The Park Slope Food Coop in Brooklyn, which has existed since 1973, was designed to be a “socialist paradise,” according to the New York Post. A former member even once described it as “something between an earthy-crunchy health food haven and a Soviet-style re-education camp.”

But now its employees are demanding the right to unionize after they realized working there resulted in an oppressive working environment — not the Karl Marx-inspired utopia they envisioned.

What are the details?

Members of the co-op volunteer between 2-3 hours of work each month in exchange of “low-cost, environmentally friendly fare,” the Post reported. Typical grocery savings for each member is between 20 and 40 percent.

However, because of the co-op’s size, amassing a membership of about 17,000 people, the socialist grocery store employs 75 full-time workers. It is those employees who, in a recent filing with the National Labor Relations Board, allege unfair working practices.

The complaint, which the Post obtained through the Freedom of Information Act, was filed by the Retail, Wholesale and Department Store Union, a massive retail union that boasts more than 60,000 members.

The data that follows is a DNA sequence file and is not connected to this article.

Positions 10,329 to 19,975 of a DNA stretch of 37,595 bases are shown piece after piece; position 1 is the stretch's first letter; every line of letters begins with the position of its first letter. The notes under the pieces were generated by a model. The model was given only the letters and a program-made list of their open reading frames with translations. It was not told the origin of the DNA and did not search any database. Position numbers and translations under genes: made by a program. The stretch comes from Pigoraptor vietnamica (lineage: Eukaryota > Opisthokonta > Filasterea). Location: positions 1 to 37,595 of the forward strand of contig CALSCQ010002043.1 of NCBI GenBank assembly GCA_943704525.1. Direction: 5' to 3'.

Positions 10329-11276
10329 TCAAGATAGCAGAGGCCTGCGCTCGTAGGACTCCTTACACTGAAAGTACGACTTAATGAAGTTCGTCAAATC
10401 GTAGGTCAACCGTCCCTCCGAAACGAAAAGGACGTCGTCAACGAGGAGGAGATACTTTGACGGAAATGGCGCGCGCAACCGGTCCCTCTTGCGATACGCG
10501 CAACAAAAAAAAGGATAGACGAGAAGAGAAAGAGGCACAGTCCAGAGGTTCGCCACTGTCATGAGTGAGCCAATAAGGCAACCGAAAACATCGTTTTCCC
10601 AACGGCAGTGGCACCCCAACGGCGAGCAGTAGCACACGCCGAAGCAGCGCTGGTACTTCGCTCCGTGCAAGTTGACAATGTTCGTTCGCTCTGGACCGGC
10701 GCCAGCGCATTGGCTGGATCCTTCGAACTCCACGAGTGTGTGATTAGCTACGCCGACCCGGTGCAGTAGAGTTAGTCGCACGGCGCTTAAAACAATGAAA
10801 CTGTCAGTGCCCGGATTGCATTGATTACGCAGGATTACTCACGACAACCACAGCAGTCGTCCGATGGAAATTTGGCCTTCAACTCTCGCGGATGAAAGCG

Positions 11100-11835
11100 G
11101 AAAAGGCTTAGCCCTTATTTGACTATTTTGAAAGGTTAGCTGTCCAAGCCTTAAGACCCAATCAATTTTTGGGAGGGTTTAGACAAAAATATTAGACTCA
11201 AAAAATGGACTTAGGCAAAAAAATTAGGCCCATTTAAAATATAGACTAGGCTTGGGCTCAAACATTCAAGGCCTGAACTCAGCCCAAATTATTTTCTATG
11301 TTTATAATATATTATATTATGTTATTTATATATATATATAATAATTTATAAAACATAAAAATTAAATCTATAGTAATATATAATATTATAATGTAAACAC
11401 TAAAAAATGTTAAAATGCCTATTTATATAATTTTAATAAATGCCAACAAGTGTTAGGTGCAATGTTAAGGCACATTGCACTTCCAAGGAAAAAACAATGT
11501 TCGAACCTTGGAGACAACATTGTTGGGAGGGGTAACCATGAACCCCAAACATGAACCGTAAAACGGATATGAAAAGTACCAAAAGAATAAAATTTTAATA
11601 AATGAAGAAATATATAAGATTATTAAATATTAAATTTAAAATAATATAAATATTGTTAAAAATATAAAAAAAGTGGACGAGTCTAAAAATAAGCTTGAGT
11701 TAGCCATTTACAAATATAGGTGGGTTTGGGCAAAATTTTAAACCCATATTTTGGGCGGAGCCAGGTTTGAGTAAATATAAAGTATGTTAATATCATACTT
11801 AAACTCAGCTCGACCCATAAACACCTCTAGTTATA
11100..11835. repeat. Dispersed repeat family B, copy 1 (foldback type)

Employees — who spoke anonymously over fear of retribution from their bosses — told the Post they’re requesting better scheduling, increased staffing, greater transparency from management, and perceivably, improved compensation.

How has management responded?

Tight-lipped employees revealed their supervisors are furious over the collective bargaining effort. The NLRB complaint alleges that one boss even threatened the employees with pink slips should the unionization efforts fail.

That boss reportedly told employees they “should have a backup plan.”

However, management released a rather diplomatic statement Monday, which said:

The General Coordinators, the management team of the Park Slope Food Coop, recognize the right of any group of people to form legal associations to meet their collective needs and support their mutual benefit. This includes the right of Coop employees to choose to organize or join a union in the workplace.

The decision to associate, or not, is up to each employee. The Coop’s General Coordinators, Coop Member-Owners, and the Board of Directors do not have a role in the decision to unionize.

The General Coordinators will work to ensure that the decision to unionize is an employee decision and that staff can participate in all efforts to organize. Following Coop principles, we would like to see that any decision by our staff will be made democratically.

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